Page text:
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So I have a 12 x 6 2D numpy array for input which consists of 7 possible board objects (characters from 'abcdefg'). From a 2D numpy array I wish to generate all the possible unique 2D arrays, in whose parent array 2 adjacent elements in each row have been swapped. In the worst case this means 60 (5*12) swaps for each parent node. However 2 adjacent elements can be the same, so I omit the duplicate nodes where a swap doesn't generate a unique child array. For instance, given an array (simplified case):

np.array([['a', 'a', 'c'],
          ['d', 'e', 'f'],
          ['g', 'a', 'b']])

I would get the following visited tuples for depth 1 (not in order of swapping cause it's a set):

(('a', 'a', 'c'), ('d', 'e', 'f'), ('a', 'g', 'b'))
(('a', 'a', 'c'), ('d', 'e', 'f'), ('g', 'b', 'a'))
(('a', 'c', 'a'), ('d', 'e', 'f'), ('g', 'a', 'b'))
(('a', 'a', 'c'), ('d', 'e', 'f'), ('g', 'a', 'b')) # parent node
(('a', 'a', 'c'), ('e', 'd', 'f'), ('g', 'a', 'b'))
(('a', 'a', 'c'), ('d', 'f', 'e'), ('g', 'a', 'b'))

The aforementioned function is ran through a breadth-first search function, where given a certain depth, it will find all the unique visited nodes (as a set of tuple of tuples). Since the complexity of BFS is O(b^n), the non unique positions generated would be at least 60^4 (for depth 4), and under a billion for depth 5. For my current implementation depth 4 takes 80-90 seconds, depth 3 is about 2-3 seconds. My goal would be to try and optimize it to 5 seconds max for depth 5, which would be a satisfactory result. Here is the code:

import numpy as np
import time

B = np.array([['a', 'a', 'c', 'a', 'a', 'b'],
              ['d', 'e', 'f', 'a', 'b', 'c'],
              ['a', 'b', 'd', 'd', 'e', 'b'],
              ['b', 'c', 'f', 'd', 'e', 'e'],
              ['a', 'b', 'd', 'b', 'd', 'd'],
              ['b', 'c', 'f', 'f', 'e', 'e'],
              ['d', 'e', 'f', 'g', 'b', 'c'],
              ['d', 'e', 'f', 'a', 'b', 'c'],
              ['a', 'b', 'd', 'b', 'd', 'd'],
              ['b', 'c', 'f', 'f', 'e', 'e'],
              ['d', 'e', 'f', 'a', 'b', 'c'],
              ['d', 'e', 'f', 'a', 'g', 'c']], dtype=object)

def elementswap_getchildren(matrix):

    height, width = matrix.shape

    for i, j in [(i, j) for i in range(height) for j in range(width - 1) if (matrix[i, j] != matrix[i, j + 1])]:

        child = matrix.copy()

        child[i, j], child[i, j + 1] = child[i, j + 1], child[i, j]

        yield child

def bfs(initial, depth):
    visited = set()

    queue = [initial]

    i, j, k, toggle = 0, 0, 0, 0

    while queue:

        node = queue.pop(0)

        node_tuple = tuple(map(tuple, node))

        if node_tuple not in visited:

            visited.add(node_tuple)

            if depth != 0:
                for child in elementswap_getchildren(node):

                    queue.append(child)
                    i += 1

            if toggle == 0:

                k = i
                depth -= 1
                toggle = 1
        j += 1

        if j == k:
            k = i
            if depth != 0:
                depth -= 1

    return visited


start = time.time()
results = bfs(B, 3)
end = time.time()

print('Visited', len(results), 'positions')
print('This took', end - start, 'seconds')

Needles to say, most of the bottleneck is likely from the following areas that I have not been able to find a more optimal solution to:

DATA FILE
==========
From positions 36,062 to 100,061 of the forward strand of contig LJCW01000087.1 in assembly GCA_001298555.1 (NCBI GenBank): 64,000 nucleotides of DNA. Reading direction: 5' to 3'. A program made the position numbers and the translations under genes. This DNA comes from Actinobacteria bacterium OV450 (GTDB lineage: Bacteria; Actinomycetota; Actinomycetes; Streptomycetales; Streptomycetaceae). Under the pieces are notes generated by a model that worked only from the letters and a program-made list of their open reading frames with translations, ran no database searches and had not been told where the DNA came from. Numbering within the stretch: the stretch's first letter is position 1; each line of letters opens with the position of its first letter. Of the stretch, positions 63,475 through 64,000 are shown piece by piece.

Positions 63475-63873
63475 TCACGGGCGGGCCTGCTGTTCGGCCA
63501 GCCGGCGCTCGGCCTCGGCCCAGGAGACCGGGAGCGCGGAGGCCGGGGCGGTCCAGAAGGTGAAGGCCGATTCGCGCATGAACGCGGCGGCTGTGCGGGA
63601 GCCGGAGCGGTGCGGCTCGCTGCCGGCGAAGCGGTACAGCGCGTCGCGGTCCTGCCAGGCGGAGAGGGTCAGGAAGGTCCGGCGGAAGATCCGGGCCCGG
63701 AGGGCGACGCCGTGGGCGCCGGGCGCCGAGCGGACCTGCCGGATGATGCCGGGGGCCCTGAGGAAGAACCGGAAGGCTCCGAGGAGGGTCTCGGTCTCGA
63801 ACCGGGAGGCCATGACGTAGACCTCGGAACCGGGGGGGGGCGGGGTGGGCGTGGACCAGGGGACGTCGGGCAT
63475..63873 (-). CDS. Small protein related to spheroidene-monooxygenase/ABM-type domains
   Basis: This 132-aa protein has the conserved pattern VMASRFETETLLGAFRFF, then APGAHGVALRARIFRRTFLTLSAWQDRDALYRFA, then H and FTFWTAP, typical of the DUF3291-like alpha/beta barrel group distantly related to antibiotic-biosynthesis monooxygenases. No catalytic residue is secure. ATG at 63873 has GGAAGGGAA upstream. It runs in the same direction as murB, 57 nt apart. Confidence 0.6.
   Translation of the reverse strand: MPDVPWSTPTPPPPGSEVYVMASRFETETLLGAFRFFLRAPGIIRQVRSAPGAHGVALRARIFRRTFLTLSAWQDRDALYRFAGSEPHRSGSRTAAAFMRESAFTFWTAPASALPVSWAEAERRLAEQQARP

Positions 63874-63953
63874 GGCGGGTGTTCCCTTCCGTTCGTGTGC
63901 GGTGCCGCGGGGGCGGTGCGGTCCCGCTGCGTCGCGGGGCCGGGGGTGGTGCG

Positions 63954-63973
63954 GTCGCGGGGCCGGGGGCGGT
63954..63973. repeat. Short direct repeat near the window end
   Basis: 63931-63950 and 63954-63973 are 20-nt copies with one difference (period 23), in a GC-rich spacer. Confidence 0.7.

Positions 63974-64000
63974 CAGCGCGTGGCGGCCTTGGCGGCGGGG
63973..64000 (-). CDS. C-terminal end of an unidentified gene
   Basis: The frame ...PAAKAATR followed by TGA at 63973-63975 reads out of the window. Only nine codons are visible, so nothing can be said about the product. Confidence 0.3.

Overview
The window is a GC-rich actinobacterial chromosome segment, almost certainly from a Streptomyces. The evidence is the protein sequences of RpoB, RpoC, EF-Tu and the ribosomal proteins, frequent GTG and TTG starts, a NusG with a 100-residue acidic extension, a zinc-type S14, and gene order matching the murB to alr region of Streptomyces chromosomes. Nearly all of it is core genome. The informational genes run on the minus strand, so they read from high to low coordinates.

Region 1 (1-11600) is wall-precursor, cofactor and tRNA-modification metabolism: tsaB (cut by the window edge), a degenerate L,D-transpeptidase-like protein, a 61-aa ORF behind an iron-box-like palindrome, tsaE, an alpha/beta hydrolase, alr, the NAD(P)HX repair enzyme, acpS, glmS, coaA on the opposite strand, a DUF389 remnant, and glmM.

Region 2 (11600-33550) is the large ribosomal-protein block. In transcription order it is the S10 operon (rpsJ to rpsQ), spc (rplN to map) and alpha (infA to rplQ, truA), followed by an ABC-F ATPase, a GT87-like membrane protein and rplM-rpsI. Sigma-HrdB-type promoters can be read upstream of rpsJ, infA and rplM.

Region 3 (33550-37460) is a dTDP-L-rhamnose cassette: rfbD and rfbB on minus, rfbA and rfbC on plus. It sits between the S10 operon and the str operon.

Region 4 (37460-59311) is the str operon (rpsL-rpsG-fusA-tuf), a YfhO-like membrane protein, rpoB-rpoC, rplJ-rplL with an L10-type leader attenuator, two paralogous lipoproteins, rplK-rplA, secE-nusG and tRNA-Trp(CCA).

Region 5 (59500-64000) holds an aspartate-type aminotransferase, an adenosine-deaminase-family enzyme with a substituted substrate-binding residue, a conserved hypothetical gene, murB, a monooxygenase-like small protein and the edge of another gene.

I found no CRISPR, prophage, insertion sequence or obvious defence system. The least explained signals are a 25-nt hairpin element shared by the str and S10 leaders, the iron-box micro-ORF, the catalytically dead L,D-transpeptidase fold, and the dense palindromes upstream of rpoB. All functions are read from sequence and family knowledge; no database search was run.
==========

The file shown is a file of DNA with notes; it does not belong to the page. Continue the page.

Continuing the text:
1. Using for loops instead of a vectorized way to do a, b = b, a but I haven't been able to figure out how to reduce that.
  2. Having to use copy() on the argument 2D array for a temporary matrix every iteration of i*j. If I didn't use it inside the inner loop, each child wouldn't be swapping elements in the argument matrix (while keeping the argument matrix unchanged), but swapping elements in their earlier iterations, which is what I don't need.
  3. The queue list in the BFS grows very big, about 50000 on depth 3. I'm not accessing it at all during operation, only pop()'ing it. It may be something I cannot implement differently due to it being essential to BFS.

Another thing to point out is, I intend to give each unique board state, that is found before the max depth, a score/value depending on certain combinations of characters present. This will increase overhead, as well as reduce number of branches, because they do not need to be investigated further. But I refrain from complicating this problem before the tree search can't be further optimized.

This is my first time actually coding something this performance/optimization orientated, so I am simply stuck due to inexperience and lack of knowledge in further optimization.

Any help or pointers are welcome, as well as suggesting a completely different approach.

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I have not completely thought this through but noticed that the swaps only occur in rows. Could you do this first row-by-row, recording the depth somehow, and then combine these row results with filtering out those with cumulative depth greater than the required depth?

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  • \$\begingroup\$ I can see how looking at the problem at a row-by-row basis would remove the need of copying of the whole matrix (I could just do copy() on 1 row per each row). I will try to optimise that. However to do all the depth permutations in the swapping function, as you pointed out, I would need to record depth in a intricate manner while doing this, because the degree (depth) of swapping matters. I think to have a row permutation function and at the same time record the depth, I would have to know which is the parent position (-1 depth). Instead I have tried to delegate depth to the function BFS. \$\endgroup\$ – OldGrog Jun 25 '20 at 21:24

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